The only way to change that is mechanically.



b

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Last edited by Mr Bob; 10-27-2014 at 07:37 AM.
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post #12735 of 12741 Old 10-27-2014, 12:15 PM
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Quote:
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Actually, reducing the overscan via the height and width controls ONLY, then correcting the mess to absolute coherency again (or doing the same thing via a processor) does not reduce the amount of screen face SEEN. It only reduces the amount of screen face IN PLAY. The same amount of screen face as always hits the visible part of your viewscreen if no shimming gets done.

What changes is the amount of screen face getting content sent to it.

When you reduce the overscan without shimming, parts of the inside of your optical cavity that have for years been getting content that never gets seen on your viewscreen, no longer get that part of the image. Where you might have had 2" all around that uselessly hit the black insides around the screen's edge of your cavity rather than your viewscreen, once you reduce your overscan via sm only, those sections no longer get hit uselessly; what used to be there now hits your viewscreen so you can see it, finally. Yes it uses less of your CRT screen face to do it that way, but what your viewscreen sees is what it has always seen of the amount of the screen face that's been always visible to it. That does not change.

What does change is your aging footprint, which is actually irrelevant but still worth mentioning. Now that you have changed the size of the image on your screen to reduce the overscan, a smaller image will be showing on your CRTs for the rest of their life. You'll never see that on your viewscreen, but it will be taking place on your tube faces from then on. 2 sets of aging footprint rather than 1. Which won't impinge on what you see on your viewscreens in the least, because those areas will still be hidden from your view.

The only way to get more of your CRT faces IN PLAY is to keep the image size where it is, using as much screen face as your present overscan will allow, and do the shimming op. If your set were new you could actually possibly expand the amount of screen face in play AND being seen, by doing the shimming op and then seeing if your guns are aimed correctly and if there is any screen face usable but not in play, and wind up truly using more screen face than originally set up at the factory. I did that with my Mit 73" while she was still new enough to not have any visible aging footprint yet. But that ship has sailed on any CRT RPTV with normal usage by this time, including mine.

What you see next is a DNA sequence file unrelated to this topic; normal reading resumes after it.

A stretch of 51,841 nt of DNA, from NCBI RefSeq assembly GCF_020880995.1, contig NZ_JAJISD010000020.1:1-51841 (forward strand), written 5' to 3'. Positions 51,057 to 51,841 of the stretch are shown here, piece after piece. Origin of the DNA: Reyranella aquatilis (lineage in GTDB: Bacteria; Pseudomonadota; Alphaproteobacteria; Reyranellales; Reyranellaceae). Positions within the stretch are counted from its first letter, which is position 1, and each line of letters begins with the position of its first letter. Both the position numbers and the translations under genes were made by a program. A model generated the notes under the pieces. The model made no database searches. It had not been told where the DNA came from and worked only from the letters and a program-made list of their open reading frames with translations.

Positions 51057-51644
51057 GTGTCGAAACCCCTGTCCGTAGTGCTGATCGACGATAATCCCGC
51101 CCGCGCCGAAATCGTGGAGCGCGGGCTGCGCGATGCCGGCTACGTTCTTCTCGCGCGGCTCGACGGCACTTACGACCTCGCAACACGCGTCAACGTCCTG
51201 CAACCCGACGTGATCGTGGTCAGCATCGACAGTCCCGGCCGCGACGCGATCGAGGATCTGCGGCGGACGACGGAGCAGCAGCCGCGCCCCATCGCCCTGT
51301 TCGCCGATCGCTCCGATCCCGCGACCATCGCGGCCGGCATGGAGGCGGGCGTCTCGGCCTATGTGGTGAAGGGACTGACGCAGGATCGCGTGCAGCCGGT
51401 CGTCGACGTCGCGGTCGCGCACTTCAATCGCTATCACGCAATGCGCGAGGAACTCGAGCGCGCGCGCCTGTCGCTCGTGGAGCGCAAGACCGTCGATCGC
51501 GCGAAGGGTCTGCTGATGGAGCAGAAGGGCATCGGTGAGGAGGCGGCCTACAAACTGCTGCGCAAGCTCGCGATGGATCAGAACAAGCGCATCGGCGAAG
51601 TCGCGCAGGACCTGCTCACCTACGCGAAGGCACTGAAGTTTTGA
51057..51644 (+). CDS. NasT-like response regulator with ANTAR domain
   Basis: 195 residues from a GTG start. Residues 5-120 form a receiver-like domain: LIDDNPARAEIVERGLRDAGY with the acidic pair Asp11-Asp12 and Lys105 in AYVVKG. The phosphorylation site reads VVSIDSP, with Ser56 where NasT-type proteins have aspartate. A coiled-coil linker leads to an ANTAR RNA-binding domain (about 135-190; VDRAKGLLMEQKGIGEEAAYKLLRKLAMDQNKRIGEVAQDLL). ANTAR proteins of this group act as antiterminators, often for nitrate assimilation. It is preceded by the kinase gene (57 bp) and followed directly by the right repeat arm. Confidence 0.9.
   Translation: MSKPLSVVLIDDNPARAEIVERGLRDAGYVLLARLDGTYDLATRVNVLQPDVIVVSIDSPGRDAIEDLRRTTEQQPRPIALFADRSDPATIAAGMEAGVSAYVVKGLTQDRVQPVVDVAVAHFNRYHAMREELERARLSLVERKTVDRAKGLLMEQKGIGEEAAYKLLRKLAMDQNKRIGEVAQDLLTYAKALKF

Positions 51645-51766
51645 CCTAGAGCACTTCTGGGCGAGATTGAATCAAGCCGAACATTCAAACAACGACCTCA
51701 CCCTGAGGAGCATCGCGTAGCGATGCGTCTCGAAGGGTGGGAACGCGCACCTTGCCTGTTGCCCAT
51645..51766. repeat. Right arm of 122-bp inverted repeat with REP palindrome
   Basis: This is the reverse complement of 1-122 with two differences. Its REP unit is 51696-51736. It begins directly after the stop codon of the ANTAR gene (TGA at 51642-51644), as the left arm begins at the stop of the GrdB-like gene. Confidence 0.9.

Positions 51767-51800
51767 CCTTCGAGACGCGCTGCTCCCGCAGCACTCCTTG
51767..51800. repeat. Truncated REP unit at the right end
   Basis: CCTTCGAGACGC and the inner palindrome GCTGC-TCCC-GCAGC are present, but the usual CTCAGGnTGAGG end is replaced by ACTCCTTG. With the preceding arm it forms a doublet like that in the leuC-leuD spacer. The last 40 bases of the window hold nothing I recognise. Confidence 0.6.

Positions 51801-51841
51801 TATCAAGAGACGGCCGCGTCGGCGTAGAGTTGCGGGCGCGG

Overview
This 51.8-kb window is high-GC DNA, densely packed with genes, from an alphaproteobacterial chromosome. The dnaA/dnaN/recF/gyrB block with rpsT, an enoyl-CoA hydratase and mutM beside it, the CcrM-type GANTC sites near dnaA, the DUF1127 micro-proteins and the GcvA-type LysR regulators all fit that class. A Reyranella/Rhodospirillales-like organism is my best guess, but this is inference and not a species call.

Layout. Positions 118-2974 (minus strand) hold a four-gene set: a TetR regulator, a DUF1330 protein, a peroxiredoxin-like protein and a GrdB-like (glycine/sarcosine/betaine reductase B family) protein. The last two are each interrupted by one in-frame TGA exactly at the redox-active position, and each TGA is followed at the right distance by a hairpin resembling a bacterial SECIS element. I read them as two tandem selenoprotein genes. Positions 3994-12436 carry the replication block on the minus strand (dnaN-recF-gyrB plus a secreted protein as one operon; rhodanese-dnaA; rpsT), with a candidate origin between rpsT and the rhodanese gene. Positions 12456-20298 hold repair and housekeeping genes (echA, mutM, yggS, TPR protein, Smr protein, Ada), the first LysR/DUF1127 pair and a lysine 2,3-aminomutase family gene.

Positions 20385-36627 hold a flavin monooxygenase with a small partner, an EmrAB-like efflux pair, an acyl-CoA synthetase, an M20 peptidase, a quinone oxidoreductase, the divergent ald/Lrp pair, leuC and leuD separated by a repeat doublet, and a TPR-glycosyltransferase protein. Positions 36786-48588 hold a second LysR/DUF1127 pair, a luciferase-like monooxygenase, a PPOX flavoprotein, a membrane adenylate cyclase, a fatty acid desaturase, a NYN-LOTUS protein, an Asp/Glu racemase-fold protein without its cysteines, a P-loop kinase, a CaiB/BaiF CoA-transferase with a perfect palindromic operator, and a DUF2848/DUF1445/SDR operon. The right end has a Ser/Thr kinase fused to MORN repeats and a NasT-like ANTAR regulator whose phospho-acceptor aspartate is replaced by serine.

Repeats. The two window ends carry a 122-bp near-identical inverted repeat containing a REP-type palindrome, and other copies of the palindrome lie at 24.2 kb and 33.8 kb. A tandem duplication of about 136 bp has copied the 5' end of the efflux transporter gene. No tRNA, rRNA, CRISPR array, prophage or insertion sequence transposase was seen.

Whether done in service menu or by a scaler/processor tho, the amount of pixels that gets shown with overscan reduction that were not showing before increases greatly with overscan reduction, whether you recapture more of your CRT screen faces or not. Whether done by a processor or in sm, this increases your resolution significantly, as those previously unseen pixels get jammed together in there beside the others that have always been seen, shoving them over and pushing them much more tightly together than before, all around. The result is an overall picture with a much more dense pixel pack, affecting 100% of what you see on your viewscreen. This alone is forever worth the effort later, as the years go by and you've enjoyed your set tons more at all times because of it. If you have ever noticed your pic get significantly looser when you use your remote to zoom in on any particular scene, you have already seen the converse of what I am talking about.

The only difference between doing it in the sm vs. doing it with a processor is the amount of work involved. With a processor you resize and you're done. Doing it strictly in service menu involves correcting how seriously your pic gets hosed by the resizing, which can take additional hours. Either way, the amount of actual CRT screen face being projected to the viewscreen does not change because nothing mechanical changed.


Shimming is still the only way to expand how much of the CRT screen face gets seen by the viewscreen and thus increases the depth of your images. Chances are, with re-aiming of the guns when necessary, it can still be done on most of the sets still being enjoyed out there. Reducing the overscan via either the H and W registers in the service menu or a Lumagen or DVDO, keeps exactly the same amount of CRT screen face available to be seen by/projected to the viewscreen as it always has. But again, well worth doing.

The only way to change that is mechanically.



b